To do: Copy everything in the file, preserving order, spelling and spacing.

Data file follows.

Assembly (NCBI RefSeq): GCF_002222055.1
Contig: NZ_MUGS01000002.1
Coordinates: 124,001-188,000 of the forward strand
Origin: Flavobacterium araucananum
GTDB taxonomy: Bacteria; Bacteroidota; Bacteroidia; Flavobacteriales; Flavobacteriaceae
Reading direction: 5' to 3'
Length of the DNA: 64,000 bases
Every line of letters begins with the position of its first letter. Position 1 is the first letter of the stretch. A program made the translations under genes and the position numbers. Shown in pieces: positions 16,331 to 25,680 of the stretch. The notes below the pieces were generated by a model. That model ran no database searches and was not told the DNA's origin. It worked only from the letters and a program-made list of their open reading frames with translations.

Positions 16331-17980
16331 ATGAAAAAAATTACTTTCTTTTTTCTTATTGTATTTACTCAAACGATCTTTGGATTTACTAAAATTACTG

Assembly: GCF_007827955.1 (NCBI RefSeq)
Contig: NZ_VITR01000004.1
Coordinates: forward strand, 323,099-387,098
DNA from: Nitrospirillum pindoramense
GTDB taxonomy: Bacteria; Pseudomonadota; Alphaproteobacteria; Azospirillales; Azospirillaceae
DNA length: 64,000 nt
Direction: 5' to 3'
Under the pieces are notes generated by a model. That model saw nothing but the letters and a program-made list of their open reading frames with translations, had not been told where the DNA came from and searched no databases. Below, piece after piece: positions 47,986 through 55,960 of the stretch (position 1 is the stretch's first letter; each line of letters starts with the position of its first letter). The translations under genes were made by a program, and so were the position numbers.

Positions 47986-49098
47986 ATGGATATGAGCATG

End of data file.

Assembly (NCBI RefSeq): GCF_002222055.1
Contig: NZ_MUGS01000002.1
Coordinates: 124,001-188,000 of the forward strand
Origin: Flavobacterium araucananum
GTDB taxonomy: Bacteria; Bacteroidota; Bacteroidia; Flavobacteriales; Flavobacteriaceae
Reading direction: 5' to 3'
Length of the DNA: 64,000 bases
Every line of letters begins with the position of its first letter. Position 1 is the first letter of the stretch. A program made the translations under genes and the position numbers. Shown in pieces: positions 16,331 to 25,680 of the stretch. The notes below the pieces were generated by a model. That model ran no database searches and was not told the DNA's origin. It worked only from the letters and a program-made list of their open reading frames with translations.

Positions 16331-17980
16331 ATGAAAAAAATTACTTTCTTTTTTCTTATTGTATTTACTCAAACGATCTTTGGATTTACTAAAATTACTG

Assembly: GCF_007827955.1 (NCBI RefSeq)
Contig: NZ_VITR01000004.1
Coordinates: forward strand, 323,099-387,098
DNA from: Nitrospirillum pindoramense
GTDB taxonomy: Bacteria; Pseudomonadota; Alphaproteobacteria; Azospirillales; Azospirillaceae
DNA length: 64,000 nt
Direction: 5' to 3'
Under the pieces are notes generated by a model. That model saw nothing but the letters and a program-made list of their open reading frames with translations, had not been told where the DNA came from and searched no databases. Below, piece after piece: positions 47,986 through 55,960 of the stretch (position 1 is the stretch's first letter; each line of letters starts with the position of its first letter). The translations under genes were made by a program, and so were the position numbers.

Positions 47986-49098
47986 ATGGATATGAGCATG